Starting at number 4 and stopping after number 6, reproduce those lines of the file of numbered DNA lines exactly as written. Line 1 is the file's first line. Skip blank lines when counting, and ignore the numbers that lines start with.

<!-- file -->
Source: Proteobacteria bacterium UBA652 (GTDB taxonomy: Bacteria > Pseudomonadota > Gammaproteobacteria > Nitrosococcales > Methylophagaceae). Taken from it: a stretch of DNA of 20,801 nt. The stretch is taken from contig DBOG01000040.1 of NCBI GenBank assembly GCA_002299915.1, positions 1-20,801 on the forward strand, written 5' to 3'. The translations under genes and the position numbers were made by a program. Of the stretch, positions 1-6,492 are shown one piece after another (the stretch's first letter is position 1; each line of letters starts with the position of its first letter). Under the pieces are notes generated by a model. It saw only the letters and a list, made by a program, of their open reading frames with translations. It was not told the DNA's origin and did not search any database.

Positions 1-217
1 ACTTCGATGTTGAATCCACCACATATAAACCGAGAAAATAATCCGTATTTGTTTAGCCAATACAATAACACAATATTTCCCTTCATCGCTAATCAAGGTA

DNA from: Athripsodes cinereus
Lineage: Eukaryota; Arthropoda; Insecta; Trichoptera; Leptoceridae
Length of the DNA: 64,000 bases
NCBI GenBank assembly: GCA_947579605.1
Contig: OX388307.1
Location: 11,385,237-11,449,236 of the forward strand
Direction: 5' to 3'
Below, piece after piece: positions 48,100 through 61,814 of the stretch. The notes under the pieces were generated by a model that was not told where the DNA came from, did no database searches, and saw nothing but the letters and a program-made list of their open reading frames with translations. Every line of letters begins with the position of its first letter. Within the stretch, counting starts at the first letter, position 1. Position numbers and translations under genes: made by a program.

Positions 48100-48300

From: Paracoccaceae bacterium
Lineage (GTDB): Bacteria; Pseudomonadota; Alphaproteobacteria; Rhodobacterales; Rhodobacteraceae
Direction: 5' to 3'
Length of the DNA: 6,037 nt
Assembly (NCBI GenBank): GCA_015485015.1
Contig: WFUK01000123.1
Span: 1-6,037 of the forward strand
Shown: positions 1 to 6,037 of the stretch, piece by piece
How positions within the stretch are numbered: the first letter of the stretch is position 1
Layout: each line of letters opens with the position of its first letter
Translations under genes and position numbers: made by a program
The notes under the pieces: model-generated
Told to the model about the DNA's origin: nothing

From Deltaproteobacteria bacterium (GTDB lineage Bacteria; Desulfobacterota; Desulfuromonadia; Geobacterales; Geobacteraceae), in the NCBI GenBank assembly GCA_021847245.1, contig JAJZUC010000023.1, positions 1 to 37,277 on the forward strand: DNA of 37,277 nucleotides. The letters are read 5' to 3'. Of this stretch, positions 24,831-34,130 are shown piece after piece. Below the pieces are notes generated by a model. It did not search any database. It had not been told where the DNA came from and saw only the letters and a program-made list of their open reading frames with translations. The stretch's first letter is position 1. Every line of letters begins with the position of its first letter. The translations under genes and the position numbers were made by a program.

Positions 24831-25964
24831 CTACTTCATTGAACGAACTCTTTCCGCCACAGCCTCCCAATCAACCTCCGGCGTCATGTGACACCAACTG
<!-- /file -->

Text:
DNA from: Athripsodes cinereus
Lineage: Eukaryota; Arthropoda; Insecta; Trichoptera; Leptoceridae
Length of the DNA: 64,000 bases